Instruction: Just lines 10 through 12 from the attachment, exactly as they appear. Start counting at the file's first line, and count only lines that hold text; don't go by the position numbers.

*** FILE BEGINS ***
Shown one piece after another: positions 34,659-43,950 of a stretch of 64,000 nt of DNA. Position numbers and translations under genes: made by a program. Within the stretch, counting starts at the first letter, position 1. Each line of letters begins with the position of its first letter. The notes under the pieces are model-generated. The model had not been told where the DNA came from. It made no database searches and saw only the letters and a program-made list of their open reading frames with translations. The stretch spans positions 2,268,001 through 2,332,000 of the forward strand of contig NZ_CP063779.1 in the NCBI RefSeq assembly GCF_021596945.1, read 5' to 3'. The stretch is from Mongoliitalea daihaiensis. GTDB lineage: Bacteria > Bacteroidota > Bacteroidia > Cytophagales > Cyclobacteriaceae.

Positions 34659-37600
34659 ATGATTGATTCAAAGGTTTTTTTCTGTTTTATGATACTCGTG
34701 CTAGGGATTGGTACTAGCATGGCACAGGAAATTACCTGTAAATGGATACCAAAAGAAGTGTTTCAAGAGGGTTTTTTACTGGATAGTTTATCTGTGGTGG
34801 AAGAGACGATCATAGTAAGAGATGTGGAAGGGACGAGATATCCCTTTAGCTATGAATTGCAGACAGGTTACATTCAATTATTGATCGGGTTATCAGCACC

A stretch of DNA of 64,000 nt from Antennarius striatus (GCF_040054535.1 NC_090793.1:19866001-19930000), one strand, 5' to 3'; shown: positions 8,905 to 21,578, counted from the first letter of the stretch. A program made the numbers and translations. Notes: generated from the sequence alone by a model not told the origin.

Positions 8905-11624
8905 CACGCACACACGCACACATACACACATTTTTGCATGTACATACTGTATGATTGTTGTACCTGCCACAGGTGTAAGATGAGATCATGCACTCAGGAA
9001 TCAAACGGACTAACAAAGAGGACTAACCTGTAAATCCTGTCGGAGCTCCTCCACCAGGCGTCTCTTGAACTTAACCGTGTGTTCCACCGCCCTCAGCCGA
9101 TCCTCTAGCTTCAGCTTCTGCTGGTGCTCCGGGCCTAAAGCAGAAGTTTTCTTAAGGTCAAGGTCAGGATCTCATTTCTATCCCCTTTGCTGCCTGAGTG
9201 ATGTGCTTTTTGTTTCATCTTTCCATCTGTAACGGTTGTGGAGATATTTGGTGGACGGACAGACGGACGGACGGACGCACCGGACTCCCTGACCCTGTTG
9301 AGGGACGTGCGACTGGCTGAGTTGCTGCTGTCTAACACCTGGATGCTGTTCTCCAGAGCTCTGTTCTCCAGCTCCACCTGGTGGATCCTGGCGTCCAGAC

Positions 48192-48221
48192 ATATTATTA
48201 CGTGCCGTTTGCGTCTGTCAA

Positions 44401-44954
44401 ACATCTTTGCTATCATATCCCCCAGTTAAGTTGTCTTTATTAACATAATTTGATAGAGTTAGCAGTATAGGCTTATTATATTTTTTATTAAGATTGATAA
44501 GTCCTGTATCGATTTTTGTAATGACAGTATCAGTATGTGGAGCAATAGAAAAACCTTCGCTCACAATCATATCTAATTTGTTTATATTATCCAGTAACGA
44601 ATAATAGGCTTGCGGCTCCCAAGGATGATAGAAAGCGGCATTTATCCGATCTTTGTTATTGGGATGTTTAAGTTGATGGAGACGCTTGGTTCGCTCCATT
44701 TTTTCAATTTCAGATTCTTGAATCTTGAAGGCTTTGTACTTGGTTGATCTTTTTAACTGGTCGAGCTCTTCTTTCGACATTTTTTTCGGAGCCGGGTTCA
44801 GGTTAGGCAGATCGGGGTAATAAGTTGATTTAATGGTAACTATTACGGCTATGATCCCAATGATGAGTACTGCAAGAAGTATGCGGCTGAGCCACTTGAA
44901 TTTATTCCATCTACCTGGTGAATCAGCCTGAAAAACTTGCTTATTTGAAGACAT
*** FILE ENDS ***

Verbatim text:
9101 TCCTCTAGCTTCAGCTTCTGCTGGTGCTCCGGGCCTAAAGCAGAAGTTTTCTTAAGGTCAAGGTCAGGATCTCATTTCTATCCCCTTTGCTGCCTGAGTG
9201 ATGTGCTTTTTGTTTCATCTTTCCATCTGTAACGGTTGTGGAGATATTTGGTGGACGGACAGACGGACGGACGGACGCACCGGACTCCCTGACCCTGTTG
9301 AGGGACGTGCGACTGGCTGAGTTGCTGCTGTCTAACACCTGGATGCTGTTCTCCAGAGCTCTGTTCTCCAGCTCCACCTGGTGGATCCTGGCGTCCAGAC